I ask because it seems like most of the stock being traded on bitcoin exchanges are mining bonds, and I don't see how these can be good long term investments considering the continually increasing difficulty. I know a bunch of fiat is being put into bitcoin startups right now, but I am not seeing any really solid companies that are soliciting bitcoin from investors. I guess this is really only relevant for people like me who have no interest in holding wealth in fiat and still want to make medium to long term investments in non-mining businesses. I am sort of envisioning bitcoin exchanges as forming a parallel economy that can minimize our contact with "old world" of dollars and euros. It's my personal belief that it is more beneficial to everyone if wealth moves, and I don't want to hoard bitcoins hoping that the value will go up- I want to use them to support meaningful businesses that are in line with my political and philosophical ideals, regardless if the value goes up or down.

   Maybe someone in this forum can point me towards such opportunities, because it seems like the venture capitalists with the really big money are getting all the action right now. Are there any crowdfunding platforms that are working with bitcoins?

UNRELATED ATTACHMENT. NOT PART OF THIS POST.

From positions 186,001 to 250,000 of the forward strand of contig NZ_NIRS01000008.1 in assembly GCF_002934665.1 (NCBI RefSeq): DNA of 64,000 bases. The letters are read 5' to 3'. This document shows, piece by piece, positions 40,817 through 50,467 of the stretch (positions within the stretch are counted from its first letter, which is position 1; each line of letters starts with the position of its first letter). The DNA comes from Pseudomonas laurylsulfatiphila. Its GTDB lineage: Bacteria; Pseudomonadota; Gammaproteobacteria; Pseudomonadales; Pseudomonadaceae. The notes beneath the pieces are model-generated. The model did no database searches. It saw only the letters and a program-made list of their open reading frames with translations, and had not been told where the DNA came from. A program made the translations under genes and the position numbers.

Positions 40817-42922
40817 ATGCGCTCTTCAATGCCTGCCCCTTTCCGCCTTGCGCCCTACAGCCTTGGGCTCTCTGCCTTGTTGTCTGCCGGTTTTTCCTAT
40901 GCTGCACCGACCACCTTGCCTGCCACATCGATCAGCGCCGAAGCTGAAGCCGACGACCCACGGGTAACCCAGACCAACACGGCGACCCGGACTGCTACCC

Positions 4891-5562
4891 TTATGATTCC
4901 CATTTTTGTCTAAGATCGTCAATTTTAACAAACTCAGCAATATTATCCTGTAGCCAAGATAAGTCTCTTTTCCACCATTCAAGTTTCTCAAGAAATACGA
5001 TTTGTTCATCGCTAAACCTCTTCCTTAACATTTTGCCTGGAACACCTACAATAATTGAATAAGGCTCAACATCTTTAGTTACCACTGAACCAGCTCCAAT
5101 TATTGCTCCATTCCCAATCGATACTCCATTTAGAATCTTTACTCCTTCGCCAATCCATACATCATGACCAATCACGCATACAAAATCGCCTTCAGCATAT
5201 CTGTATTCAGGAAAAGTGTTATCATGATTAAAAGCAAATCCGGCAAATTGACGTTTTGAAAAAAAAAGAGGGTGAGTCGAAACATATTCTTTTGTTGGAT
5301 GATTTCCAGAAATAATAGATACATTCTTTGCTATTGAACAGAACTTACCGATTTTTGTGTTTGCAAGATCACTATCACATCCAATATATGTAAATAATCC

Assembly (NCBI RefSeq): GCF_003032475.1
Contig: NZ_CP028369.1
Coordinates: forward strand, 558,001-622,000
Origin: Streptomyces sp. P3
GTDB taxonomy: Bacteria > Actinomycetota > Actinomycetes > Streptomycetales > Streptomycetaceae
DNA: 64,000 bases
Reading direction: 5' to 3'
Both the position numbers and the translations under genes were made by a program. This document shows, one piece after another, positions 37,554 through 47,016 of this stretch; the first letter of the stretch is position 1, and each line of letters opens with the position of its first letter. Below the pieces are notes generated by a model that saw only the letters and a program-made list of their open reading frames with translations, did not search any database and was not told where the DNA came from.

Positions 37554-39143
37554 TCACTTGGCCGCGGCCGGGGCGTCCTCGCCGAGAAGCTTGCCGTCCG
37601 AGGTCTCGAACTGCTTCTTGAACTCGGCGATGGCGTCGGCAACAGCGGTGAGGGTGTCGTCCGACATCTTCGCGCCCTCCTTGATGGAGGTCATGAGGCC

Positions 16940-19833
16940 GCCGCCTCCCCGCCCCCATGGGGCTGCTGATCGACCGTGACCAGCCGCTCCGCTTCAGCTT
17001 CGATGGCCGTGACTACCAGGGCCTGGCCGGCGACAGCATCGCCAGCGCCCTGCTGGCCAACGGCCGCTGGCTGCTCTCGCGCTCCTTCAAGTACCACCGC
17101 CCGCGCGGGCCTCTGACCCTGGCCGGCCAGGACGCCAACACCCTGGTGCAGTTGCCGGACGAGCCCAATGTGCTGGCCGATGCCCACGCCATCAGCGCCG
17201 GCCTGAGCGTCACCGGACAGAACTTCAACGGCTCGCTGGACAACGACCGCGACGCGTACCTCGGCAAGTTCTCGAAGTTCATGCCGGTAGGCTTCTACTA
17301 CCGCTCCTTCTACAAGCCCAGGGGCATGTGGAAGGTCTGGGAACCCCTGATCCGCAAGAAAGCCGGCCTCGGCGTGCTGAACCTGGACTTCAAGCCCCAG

I don't use it personally but it seems like https://bitfunder.com/ is doing something like what you're talking about.

I would love to see more companies with a diversity of backgrounds listing on Bitcoin exchanges.  I think if we're limited to Satoshi Dice style companies and mining companies then it really hampers the development of the ecosystem.  That being said we are in the very, very early stages of Bitcoin based capital markets and I would expect them to grow over time as the infrastructure improves.
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May 29, 2013, 05:21:37 PM
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There is a gray area here.

If you are wholly in BTCitcoin, you can probably sell shares in your virtual (not real) company, as long as it's not really a company (especially in the USA). The gray area comes in if the SEC takes note of you. If you don't have your ducks in a row when they do, it could be very costly. Getting your ducks in a row could be very costly also.

It is probably legal to offer shares personally (without a company behind it). It seems to be legal to offer shares privately (not openly listed on a market) if your company is incorporated in a state, but closely held and not registered with the SEC. Some states have very strict laws (in an attempt to protect citizens / investors) others have few laws (with the idea of allowing the market to be less constrained - like Wyoming.)